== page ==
Over the next three days, international experts and over 420 leaders, managers and practitioners from around the world will come together virtually to discuss and find some solutions to these big issues. This includes 4 Ministers from each of the home nations in the UK. As governments reinvent their education and careers systems and reboot their economic recovery, people’s livelihoods and well-being will be centre stage. International best practice models in careers support services can be useful in this regard e.g. lifelong guidance systems in other countries. Unfortunately, lifelong guidance systems so far appear to receive scant attention in England. We know the £173.7 billion borrowed in the first five months of this financial year (April to August 2020) is more than three times the £56.6 billion borrowed in the whole of the financial year 2019 to 2020. Therefore, it seems timely and appropriate to think about returns on investment for individuals, local communities and economies through the design and development of truly modern education and careers support systems.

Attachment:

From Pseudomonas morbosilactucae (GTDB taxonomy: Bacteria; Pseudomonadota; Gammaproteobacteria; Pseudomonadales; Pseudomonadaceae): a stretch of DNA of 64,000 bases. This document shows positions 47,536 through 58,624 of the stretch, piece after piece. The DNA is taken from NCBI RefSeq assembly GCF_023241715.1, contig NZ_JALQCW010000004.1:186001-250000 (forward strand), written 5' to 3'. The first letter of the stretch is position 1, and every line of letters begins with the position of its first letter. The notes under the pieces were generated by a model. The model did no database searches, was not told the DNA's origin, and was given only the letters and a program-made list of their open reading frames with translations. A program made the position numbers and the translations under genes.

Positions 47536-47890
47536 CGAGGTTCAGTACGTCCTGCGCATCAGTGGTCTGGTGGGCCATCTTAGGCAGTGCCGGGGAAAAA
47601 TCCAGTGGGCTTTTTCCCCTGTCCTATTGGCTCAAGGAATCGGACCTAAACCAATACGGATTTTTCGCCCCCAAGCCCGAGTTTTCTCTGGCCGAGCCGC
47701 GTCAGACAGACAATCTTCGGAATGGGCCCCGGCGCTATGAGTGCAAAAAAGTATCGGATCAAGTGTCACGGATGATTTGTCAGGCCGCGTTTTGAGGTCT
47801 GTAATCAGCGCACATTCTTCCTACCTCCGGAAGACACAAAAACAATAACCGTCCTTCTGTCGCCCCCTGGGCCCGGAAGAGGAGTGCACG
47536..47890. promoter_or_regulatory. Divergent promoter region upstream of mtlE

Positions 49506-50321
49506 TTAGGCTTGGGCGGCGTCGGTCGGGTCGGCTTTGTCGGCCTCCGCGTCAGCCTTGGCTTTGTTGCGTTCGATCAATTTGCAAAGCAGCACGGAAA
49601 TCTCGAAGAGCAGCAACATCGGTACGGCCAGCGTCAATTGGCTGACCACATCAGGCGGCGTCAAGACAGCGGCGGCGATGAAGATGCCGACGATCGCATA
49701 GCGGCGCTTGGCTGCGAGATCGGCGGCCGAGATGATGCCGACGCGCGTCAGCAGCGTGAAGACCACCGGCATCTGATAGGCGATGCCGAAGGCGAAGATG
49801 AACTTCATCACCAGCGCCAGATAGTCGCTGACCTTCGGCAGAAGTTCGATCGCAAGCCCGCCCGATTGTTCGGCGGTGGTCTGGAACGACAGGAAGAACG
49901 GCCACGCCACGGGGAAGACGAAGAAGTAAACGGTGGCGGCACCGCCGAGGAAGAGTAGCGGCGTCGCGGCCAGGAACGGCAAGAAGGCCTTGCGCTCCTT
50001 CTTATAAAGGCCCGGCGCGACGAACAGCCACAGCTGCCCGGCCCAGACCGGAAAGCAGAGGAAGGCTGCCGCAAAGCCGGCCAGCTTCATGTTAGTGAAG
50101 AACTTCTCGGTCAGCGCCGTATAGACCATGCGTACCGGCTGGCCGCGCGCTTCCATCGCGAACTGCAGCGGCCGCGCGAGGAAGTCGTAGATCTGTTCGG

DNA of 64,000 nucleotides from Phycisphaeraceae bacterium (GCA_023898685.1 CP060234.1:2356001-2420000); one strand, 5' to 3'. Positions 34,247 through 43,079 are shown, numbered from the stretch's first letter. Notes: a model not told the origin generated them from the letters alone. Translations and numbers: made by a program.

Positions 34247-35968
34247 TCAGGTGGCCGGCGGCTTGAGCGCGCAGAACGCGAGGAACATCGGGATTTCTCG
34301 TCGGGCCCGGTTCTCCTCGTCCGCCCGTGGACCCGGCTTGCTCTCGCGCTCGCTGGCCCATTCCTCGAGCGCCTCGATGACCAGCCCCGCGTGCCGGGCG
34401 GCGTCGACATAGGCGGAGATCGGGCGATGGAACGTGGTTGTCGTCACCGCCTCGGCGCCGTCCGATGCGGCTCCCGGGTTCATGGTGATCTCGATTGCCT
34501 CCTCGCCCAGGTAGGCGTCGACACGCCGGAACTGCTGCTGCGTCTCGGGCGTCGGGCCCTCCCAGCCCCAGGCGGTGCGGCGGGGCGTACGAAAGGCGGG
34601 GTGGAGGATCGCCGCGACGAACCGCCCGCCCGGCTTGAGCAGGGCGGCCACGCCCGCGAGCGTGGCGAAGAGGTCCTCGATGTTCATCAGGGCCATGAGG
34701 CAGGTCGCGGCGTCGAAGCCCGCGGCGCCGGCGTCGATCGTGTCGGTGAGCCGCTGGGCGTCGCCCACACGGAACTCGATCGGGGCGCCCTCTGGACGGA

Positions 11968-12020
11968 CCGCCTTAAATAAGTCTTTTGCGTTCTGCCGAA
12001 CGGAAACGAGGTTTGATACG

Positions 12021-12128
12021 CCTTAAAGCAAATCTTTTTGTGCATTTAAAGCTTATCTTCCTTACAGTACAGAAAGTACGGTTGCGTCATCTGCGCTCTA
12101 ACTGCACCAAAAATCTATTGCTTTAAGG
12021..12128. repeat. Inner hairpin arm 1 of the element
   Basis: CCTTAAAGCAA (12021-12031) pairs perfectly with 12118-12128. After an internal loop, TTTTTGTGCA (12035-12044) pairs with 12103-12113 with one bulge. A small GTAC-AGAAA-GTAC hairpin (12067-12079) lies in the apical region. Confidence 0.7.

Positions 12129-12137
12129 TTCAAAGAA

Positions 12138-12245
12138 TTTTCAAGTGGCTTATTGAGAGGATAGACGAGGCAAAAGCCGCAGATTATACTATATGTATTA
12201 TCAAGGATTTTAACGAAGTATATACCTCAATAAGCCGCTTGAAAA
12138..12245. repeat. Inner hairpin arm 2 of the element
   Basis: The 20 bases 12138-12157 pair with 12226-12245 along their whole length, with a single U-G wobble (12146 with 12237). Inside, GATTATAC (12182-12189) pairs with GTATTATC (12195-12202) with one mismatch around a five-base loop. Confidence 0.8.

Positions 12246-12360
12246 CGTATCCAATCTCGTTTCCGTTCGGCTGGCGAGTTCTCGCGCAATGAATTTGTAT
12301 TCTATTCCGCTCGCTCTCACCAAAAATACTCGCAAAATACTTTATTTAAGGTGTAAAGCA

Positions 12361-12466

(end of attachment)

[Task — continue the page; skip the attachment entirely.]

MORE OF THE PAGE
Finally, in the words of Geoff Barton, General Secretary of the Association of School and College Leaders who will be contributing to the conference:

“After we wave goodbye to the facemasks and self-isolation and all other paraphernalia, we will be reminded that what schools and colleges do is they allow the older generation to help pass on the knowledge and skills to the younger generation and the skills they are going to need now and in the future…While we are celebrating the humanity in our schools and colleges, can’t we all celebrate the humanity of our young people in a more rounded-way.”

And in the words of Maya Angelou:

            “The horizon leans forward, offering you space to place new steps of change.”

Dr Deirdre Hughes OBE, Director, DMH Associates & Associate Fellow, University of Warwick IER

The 3-day conference from 20th – 22nd October 2020 will consider both the needs of young people and adults and how best to design effective and efficient education and careers support systems in uncertain times. For the 1st time, specialist technology allows delegates the chance to interact with speakers and other delegates, network, make contacts, share and learn. A digital resource toolkit, sponsored by Barclays Lifeskills, will be made available after the conference to all delegates.

To book online visit: https://dmhassociates.org/conference